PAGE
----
Written by Brock Poulsen, brockst4r Tuesday, 24 January 2012 06:00
It's been almost 3 months since the release of Uncharted 3. I've spent a lot of time with it, and was originally planning to write a review. I sort of missed that window, and there's already an excellent review on our site, but I still wanted to share some of my thoughts and experiences with the game.
Uncharted 3, like many games, is heavy on cutscenes and story early on. I noticed the game looks so good, and the transitions are so smooth, I sometimes didn't know they'd given me back the controls. This is a tricky issue, because I want the change to be seamless and the game to look as good as the cutscenes, but I also don't want to ruin the immersion by not knowing when I'm supposed to be working the controls.
One of the first things I noticed with how Drake moves is his odd wall-touching habit: it's an odd reactionary animation presumably trying to add realism, but it can be awkward. When you draw close to a wall, doorway, or really any barrier, Drake will reach out a hand and place it on the wall. It's possibly an example of a developer reaching into the uncanny valley in search of realism. The roll animation is, however, absolutely gorgeous. It's slightly less accentuated than Uncharted 2: it's less a dive and more of a dodge, and it's a beautiful thing to behold. Some of the climbing animations are also quite beautiful. The surprise standout is the way Drake changes directions. It looks very fluid and natural. This is a surprising accomplishment; typical game characters, even very convincing ones like AC's Ezio or Batman, have a hard time remaining convincing in detailed motion and directional change.
Drake's chest rises and falls as he stands and his body just believably lives and breathes. The way he falls and lands is very convincing as well. It's all part of the very convincing work being done to immerse the player and further endear us to Nathan Drake.
Melee combat (the first gameplay element displayed) is creative and fun. Naughty Dog clearly took a couple (abridged) pages from Rocksteady's book and added some welcome new mechanics. Melee combat has seen some fairly major changes in the course of three games, and it plays extremely well here. Combos, counterattacks, and grappling add variety and allow for larger scale hand-to-hand combat than seen previously. It allows Drake to handle multiple foes fluidly, preserving the action-hero feeling throughout the game. Stealth takedowns have also received some interesting additions; I almost cheered the first time Drake dropped from a ledge to deliver a Macho Man elbow drop.
Graphically the game is as good as anything we've seen this console generation. You'll traverse beautiful, detailed environments at every turn. The attention paid to lighting is incredible. The way flashlights can reveal and obscure enemies is very cool. Light plays on Drake's journal, revealing his filthy hands (adventuring is dirty work!) and detailed drawings. Every area is packed with detail, creating an immersive and very enjoyable experience.
Sully and his moustache are present and just as lovable as ever. The back-and-forth between he and Drake is sharp ("Someone should climb up there." "Yeah. Guess who?") and draws the player deeper into the story. Speaking of story, it is vast and eclectic, taking the player to some widespread and surprising locations.
These locations allow for some astounding set pieces scattered through the game, maintaining great pacing and a good escalation. Each subsequent set-piece is a new marvel. From the burning chateau that was shown in early game footage to the floating ship graveyard, each would fit beautifully in a big-budget action movie, and each drives the story and characters masterfully. The various chase sequences are beautifully compelling. Despite running over rooftops, through courtyards and markets, and into mansions and gardens, it all feels connected.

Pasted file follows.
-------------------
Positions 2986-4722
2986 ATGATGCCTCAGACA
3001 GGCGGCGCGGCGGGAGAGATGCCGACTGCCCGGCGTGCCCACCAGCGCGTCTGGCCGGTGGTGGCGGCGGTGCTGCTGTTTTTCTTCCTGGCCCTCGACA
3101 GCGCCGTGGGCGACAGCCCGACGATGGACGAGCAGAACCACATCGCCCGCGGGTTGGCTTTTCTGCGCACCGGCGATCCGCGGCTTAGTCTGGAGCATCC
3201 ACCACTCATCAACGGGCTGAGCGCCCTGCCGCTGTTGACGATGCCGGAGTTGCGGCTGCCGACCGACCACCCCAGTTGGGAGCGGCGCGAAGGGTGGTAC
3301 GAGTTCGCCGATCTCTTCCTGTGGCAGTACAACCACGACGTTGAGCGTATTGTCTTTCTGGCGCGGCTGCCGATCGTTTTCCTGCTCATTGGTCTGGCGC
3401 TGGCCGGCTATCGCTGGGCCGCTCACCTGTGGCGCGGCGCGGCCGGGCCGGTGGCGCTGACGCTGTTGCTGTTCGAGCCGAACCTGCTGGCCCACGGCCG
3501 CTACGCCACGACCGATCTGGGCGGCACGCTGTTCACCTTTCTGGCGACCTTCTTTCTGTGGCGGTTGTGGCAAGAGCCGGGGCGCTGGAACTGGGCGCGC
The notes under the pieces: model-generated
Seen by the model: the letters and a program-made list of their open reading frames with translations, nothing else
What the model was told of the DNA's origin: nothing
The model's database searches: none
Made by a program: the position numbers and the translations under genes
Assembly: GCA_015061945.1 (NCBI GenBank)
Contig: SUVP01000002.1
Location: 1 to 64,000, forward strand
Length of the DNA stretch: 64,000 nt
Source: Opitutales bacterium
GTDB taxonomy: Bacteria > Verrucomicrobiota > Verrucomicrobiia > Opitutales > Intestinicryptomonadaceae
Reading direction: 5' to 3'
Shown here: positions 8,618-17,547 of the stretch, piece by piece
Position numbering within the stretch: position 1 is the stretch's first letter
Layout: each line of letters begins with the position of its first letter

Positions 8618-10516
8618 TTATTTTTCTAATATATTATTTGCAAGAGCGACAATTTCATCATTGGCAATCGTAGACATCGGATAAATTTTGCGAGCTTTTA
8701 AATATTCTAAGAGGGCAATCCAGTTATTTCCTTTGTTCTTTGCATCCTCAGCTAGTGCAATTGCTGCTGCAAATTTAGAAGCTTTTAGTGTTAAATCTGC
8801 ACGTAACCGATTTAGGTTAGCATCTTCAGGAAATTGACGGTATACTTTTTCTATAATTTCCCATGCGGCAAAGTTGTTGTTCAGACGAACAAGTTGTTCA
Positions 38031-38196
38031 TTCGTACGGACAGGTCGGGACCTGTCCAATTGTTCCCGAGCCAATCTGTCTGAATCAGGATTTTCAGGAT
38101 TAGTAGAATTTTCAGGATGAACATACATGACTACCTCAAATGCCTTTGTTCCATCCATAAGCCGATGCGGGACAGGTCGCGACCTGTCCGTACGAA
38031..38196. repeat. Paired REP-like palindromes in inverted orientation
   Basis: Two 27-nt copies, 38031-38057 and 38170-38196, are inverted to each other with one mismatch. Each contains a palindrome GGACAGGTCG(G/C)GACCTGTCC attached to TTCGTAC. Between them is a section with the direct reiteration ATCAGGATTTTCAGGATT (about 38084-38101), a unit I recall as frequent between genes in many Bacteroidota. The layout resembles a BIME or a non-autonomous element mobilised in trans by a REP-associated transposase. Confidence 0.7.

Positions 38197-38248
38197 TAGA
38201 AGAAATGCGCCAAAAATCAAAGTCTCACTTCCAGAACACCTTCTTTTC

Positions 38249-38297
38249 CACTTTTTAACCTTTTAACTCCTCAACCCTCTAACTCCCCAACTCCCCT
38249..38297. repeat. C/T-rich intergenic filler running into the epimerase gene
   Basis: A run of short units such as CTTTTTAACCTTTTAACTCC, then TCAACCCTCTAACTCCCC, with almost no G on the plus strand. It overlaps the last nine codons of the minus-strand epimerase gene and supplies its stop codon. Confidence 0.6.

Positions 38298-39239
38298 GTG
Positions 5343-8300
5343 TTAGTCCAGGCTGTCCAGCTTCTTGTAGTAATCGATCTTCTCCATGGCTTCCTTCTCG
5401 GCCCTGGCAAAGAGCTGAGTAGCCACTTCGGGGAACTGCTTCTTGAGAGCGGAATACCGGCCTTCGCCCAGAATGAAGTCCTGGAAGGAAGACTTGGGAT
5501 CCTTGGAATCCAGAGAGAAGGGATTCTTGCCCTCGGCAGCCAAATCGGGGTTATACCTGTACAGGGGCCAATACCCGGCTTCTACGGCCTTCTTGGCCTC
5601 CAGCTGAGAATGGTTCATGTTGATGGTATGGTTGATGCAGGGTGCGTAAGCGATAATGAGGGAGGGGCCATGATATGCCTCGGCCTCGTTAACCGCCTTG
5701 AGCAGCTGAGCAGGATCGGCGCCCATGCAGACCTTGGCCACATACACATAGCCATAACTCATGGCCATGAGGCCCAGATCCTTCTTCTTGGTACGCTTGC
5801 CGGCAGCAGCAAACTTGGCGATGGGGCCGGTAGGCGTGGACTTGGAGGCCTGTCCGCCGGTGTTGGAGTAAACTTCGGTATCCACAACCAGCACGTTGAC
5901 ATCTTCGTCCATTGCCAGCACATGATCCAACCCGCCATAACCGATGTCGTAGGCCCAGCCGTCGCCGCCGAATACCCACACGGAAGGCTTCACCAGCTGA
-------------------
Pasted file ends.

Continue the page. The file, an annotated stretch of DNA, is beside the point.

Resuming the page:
Combat scenarios become ever more complex, increasing in scale and difficulty. Naughty Dog has an astounding knack for level design; progress and enemy encounters develop organically. Levels are arranged to allow varied approaches to gunfights. I've heard complaints about the gunplay from several different sources, but personally I found it enjoyable. There's a great deal of variety in the different types of guns, and each is useful.
The aforementioned animation of changing directions isn't just aesthetic: it's also functional for when careful, deliberate movement is required, like for puzzles. It's a rare accomplishment to see a game that makes the effort to do slow movement as competently as fast movement.
The puzzles in previous games have ranged from decent to good, but this time around the puzzles truly shine. Every necessary piece is given to the player, and each puzzle requires a unique approach. Each puzzle is balanced to provide a pretty significant challenge without becoming frustrating. I felt very clever (and once or twice I felt like an absolute genius) upon solving each subsequent puzzle; the puzzle mechanics are logical and clear, and generally avoid the common complaint that the player must think exactly like the designer in order to solve the puzzle.
One of my other favorite games this year, Batman: Arkham City, has frequent brief moments that inspire awe and make me want to re-enact them. With Uncharted 3, I was often accosting my wife to sit down and watch me play this movie. Entire chapters are unrelenting thrill rides, from fistfights to breakneck pursuits to shootouts. While still contributing to the larger story, each is an experience all on its own. Rather than playing like an individual movie, it feels like playing an entire franchise or a whole season of a television show. It's packed with content and purpose from start to finish.
I love this game. The Uncharted franchise has reached an incredible high point and it's clear Naughty Dog is at the top of their game.